Tagged with: University of Illinois at Urbana-Champaign, cites, campus information technologies and educational services, WebStore, wi-fi, Joe Yun, AKAMAI READ MORE ›
University researchers are exploring innovative ways for people to interact with computers, such as reading and responding to users’ emotions, automatically identifying the elements of multimedia and reducing the amount of data transfer in video communications.
Concussions and other head injuries aren’t an exact science. Consider this example: A football player takes an 80g hit and shows concussionlike symptoms. That same player next week takes a 120g hit, but he’s fine. So what gives?
Posted on Feb 19, 2013 9:40 pm by Darshan Patel
Tagged with: concussions, football, CheckLight, brain injuries, john rogers, swanlund chair, University of Illinois at Urbana-Champaign, Ridell, Center for the Study of Traumatic Encephalopathy, Isaiah Kacyvenski, Steven Broglio, University of Michigan Neurotrauma Research Laboratory, 2013 International Consumer Electronics Show READ MORE ›
Thanks to modern news media conditioning, whenever one hears the word “drone,” one invariably associates the word with military-operated wraiths of the night, waging covert warfare against terrorist groups. However, not all drones are weapons of war. The emerging field of drone journalism aims to use remote-controlled and autonomous robots to aid journalists in collecting information and in reporting the news.
Posted on Feb 19, 2013 2:19 pm by Ashish Valentine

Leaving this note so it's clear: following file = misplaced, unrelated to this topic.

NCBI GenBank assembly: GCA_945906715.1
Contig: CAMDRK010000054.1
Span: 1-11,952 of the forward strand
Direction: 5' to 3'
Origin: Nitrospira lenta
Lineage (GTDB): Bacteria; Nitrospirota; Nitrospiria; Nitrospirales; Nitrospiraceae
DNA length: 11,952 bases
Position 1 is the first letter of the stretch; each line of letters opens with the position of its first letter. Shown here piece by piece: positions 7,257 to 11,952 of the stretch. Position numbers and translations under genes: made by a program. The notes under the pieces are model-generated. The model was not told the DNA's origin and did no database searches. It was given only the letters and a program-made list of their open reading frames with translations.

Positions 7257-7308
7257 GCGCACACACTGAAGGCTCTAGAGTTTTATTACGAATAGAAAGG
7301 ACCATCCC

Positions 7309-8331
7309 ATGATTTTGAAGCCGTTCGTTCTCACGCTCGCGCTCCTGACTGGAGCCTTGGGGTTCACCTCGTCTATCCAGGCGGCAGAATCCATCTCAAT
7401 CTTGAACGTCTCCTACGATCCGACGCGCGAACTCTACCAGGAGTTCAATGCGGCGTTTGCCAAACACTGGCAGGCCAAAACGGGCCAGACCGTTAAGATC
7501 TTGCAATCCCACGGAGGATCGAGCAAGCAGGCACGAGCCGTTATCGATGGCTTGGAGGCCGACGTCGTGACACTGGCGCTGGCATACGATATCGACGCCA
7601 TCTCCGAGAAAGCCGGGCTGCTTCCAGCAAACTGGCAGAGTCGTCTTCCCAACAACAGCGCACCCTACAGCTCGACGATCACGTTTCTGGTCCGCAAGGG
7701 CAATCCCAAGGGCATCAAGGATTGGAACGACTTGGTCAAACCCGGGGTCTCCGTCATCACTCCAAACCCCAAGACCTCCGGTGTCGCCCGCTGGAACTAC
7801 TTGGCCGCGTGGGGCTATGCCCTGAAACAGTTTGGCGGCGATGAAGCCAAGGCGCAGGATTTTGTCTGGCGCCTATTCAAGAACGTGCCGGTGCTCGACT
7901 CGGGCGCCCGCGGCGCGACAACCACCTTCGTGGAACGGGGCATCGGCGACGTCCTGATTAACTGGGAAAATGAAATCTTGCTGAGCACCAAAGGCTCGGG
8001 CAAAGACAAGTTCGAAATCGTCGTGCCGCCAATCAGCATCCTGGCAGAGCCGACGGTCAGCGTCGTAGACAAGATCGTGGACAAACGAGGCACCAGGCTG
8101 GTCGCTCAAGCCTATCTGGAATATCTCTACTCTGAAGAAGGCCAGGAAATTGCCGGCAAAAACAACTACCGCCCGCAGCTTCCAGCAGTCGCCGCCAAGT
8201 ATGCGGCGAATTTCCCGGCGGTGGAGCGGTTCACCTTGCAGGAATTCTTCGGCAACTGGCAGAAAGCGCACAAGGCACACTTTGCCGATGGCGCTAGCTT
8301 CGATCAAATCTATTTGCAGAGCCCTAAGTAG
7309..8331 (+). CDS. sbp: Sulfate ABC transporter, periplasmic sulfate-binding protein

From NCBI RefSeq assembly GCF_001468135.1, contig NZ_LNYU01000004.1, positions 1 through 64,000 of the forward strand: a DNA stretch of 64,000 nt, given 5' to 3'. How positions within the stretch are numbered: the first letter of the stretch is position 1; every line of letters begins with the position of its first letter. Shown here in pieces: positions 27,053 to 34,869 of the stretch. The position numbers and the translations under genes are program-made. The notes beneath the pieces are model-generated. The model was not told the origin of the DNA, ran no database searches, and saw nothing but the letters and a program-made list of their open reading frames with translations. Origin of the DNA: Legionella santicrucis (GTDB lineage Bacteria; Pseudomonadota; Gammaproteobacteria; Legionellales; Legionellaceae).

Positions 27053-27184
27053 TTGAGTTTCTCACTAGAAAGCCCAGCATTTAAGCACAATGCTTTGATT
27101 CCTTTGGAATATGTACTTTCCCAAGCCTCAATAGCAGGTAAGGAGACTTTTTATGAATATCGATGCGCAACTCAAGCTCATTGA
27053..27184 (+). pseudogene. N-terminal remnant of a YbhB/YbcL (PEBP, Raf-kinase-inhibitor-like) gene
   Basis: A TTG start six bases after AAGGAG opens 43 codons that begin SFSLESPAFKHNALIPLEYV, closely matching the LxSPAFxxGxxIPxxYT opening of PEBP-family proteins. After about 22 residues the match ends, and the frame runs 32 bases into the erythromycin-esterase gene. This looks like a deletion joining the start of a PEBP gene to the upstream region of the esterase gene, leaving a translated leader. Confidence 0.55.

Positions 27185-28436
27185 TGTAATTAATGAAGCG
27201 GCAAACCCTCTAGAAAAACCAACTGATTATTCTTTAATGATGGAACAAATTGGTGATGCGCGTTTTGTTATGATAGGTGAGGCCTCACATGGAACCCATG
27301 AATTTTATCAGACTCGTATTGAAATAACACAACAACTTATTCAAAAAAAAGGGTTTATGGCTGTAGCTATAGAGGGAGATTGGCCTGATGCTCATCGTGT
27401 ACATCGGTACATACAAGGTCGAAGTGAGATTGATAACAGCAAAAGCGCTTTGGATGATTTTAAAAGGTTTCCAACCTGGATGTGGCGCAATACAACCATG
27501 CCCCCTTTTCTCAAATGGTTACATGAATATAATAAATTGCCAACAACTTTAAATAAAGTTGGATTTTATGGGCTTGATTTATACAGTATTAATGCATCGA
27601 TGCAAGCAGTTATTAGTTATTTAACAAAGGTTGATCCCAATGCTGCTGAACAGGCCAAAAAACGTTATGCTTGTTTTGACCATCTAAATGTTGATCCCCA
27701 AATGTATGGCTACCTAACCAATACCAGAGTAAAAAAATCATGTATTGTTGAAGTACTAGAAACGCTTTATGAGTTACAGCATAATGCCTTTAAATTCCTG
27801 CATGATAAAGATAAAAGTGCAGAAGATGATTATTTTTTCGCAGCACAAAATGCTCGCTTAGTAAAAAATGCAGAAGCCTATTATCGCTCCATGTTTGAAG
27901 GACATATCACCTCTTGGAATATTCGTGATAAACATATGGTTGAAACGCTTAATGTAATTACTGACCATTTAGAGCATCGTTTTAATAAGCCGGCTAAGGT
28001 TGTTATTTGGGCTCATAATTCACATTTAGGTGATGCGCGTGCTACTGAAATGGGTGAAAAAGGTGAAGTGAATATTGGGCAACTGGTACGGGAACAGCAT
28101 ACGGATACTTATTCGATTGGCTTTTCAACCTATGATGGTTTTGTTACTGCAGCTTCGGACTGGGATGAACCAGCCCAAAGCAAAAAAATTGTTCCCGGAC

Tagged with: University of Illinois at Urbana-Champaign, drone journalism, matt schroyer, national science foundation, enLiST, Entrepreneurial Leadership in STEM Teaching and Learning, The Professional Society of Drone Journalists, dronejournalism.org, Matt Waite, university of nebraska-lincoln, kate middleton, kodak brownie, tag1 READ MORE ›
While some of you may be planning your trip away for the holidays, you and your family should be careful which map service to use to plan your winter break trip, especially if you have an iPhone.
Posted on Dec 10, 2012 10:37 pm by Brian Yu
Tagged with: READ MORE ›
This week in the sunny and extravagantly wealthy Dubai, the United Nations brought together delegates from around the world in secret to discuss how exactly they will destroy the Internet and change life on earth forever. Whoa, scary! Right?
Posted on Dec 06, 2012 11:09 pm by Tim Van Der Aa
Tagged with: READ MORE ›
The economics and psychology departments at the University of Illinois teamed up to learn how people think competitively. Their findings help explain strategic behavior and potential causes of neurological disorders; their experience provides a taste of what it is like to conduct multidisciplinary research.
Posted on Nov 29, 2012 12:49 am by Joe Caffarini
Tagged with: University of Illinois at Urbana-Champaign, belief learning, Kyle Mathewson, competitive learning, ming hsu, haas school of business, helen wills neuroscience institute, university of california berkley, tag1 READ MORE ›